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Vaping industry: Tobacco Bill could lead to job losses and cost economy millions of rand

The vaping industry has warned that the enactment of the Tobacco Bill could have dire consequences to the country’s economy and contribute to further job losses. FILE

The vaping industry has warned that the enactment of the Tobacco Bill could have dire consequences to the country’s economy and contribute to further job losses. FILE

Published Sep 5, 2021

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THE vaping industry has warned that the implementation of the Tobacco Bill could cost thousands of job and see more than R200 million lost in tax revenue for an industry that contributed R2.4 billion to the economy.

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The results of a new study commissioned by the Vapour Products Association of SA (VPASA) looked into the economic impact the industry has in terms of gross value added (GVA) and its contribution to the gross domestic product (GDP), tax revenue and employment.

Earlier this year, the government wanted to reignite the Control of Tobacco Products and Electronic Delivery Systems Bill which was first tabled in 2018.

The bill seeks to introduce several regulations including prohibiting smoking in some public and enclosed areas where children are present.

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It is also aimed at regulating the use, marketing and sale of e-cigarettes or vapes, whose products are said to have operated in a legislative vacuum.

According to the study, the vaping industry contributed R2.4bn, in GVA, to the economy, employed as many as 9 500 people either directly or indirectly and paid R710m in taxes in 2019.

Currently, more than 350 000 South Africans use vapour products and in 2019, those sales amounted to R1.2bn.

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A study commissioned by the Vapour Products Association of SA (VPASA) looked into impact the industry has to the country’s economy and what the enactment of the Tobacco Bill would mean. SUPPLIED

The department of health’s spokesperson, Foster Mohale said there was no date set as yet for when the bill would return to Parliament.

“There are many structures and forums involved before we get to that, finalizing the the Socio-Economic Impact Assessment Systems (SEIAS) for the Presidency by end of September if certification if certification is received,” he said.

“Then it will have to go through the Forum of South African Directors-General (FOSAD), then relevant technical committees and cabinet.”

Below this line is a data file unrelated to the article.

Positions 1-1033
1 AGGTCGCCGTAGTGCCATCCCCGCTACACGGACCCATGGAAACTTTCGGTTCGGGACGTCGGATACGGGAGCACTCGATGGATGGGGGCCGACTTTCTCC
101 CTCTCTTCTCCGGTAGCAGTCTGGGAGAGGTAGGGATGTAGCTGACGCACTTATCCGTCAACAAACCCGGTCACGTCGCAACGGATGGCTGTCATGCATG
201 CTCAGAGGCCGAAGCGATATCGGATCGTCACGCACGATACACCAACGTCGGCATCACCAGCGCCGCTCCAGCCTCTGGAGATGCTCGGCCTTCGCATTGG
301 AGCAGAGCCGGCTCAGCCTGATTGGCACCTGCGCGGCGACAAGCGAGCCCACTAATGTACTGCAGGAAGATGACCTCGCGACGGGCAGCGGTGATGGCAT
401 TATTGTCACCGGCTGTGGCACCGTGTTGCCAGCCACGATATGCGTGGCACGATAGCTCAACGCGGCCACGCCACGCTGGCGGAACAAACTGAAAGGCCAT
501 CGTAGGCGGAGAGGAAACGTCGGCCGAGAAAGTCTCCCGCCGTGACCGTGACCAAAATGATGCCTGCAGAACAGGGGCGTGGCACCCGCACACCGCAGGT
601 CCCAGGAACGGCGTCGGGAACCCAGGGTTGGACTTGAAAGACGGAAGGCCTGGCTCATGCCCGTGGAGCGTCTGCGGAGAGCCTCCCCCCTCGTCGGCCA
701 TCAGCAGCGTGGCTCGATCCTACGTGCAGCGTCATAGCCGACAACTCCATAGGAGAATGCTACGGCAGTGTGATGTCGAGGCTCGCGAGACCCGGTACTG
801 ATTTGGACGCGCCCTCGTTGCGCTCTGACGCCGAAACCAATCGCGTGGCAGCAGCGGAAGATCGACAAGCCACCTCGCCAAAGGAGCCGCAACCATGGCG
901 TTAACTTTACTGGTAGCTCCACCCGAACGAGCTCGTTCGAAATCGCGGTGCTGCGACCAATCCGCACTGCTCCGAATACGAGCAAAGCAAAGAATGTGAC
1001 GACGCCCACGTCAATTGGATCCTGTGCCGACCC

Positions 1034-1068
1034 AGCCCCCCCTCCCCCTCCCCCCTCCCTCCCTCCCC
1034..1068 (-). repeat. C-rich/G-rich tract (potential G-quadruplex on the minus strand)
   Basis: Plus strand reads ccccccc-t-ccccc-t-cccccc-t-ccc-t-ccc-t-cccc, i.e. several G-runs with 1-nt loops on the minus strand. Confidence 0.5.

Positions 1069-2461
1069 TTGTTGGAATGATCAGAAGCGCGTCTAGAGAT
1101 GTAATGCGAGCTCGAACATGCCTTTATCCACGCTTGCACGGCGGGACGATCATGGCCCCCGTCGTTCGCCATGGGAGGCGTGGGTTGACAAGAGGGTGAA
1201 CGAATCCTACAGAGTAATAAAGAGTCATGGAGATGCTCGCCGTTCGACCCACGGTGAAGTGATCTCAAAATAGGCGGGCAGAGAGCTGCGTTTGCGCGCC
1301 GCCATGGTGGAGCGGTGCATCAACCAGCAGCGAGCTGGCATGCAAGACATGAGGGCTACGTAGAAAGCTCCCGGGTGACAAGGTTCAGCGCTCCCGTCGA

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NKC African Economics’ Cobus de Hart, who led the study, said: “The vapour products industry supports GDP and jobs throughout its supply chain.

“Its total gross value-added contribution to GDP is R2.49bn, with R710m in tax payments made in 2019.

“The government would be remiss not to take this into account as it looks to revive the country’s economy after the hard-hitting impacts of the Covid-19 pandemic.”

Chief executive of VPASA Asanda Gcoyi said the industry’s contribution to the economy could not be overlooked, particularly, in the post-pandemic era.

“The most significant contribution the vapour industry can make towards a post-Covid-19 recovery is enabling entrepreneurship and job creation,” she said.

“This study demonstrates the significant contribution that the industry is already making to that recovery as well as the increasing size of the economic opportunity for South Africa.”

However, the study has warned that the enactment of the Tobacco Bill would have a negative impact on the industry.

A study commissioned by the Vapour Products Association of SA (VPASA) looked into impact the industry has to the country’s economy and what the enactment of the Tobacco Bill would mean. Graphic supplied.

Gcoyi said the regulations in the bill that seek to classify their products in the same category as tobacco products were inappropriate.

The study found that the introduction of the bill could see a reduction in sales of vapour products of more than 34% which will affect thousands of jobs in the industry’s value chains.

The decline in sales is said to lead to the further loss of the industry to the GDP of about R557.1m, an estimated 2 300 jobs could be lost while tax revenue would decline by R206m.

“This will be a tragic outcome, given that combustible tobacco and the thousands of chemicals released while smoking is what leads to an estimated 44 000 premature deaths annually in South Africa.

“In a country where both health and finances are now even more of a concern than ever before, any industry that encourages harm reduction and economic growth should be embraced with open arms,” she said.

Related Topics:

Department of Health

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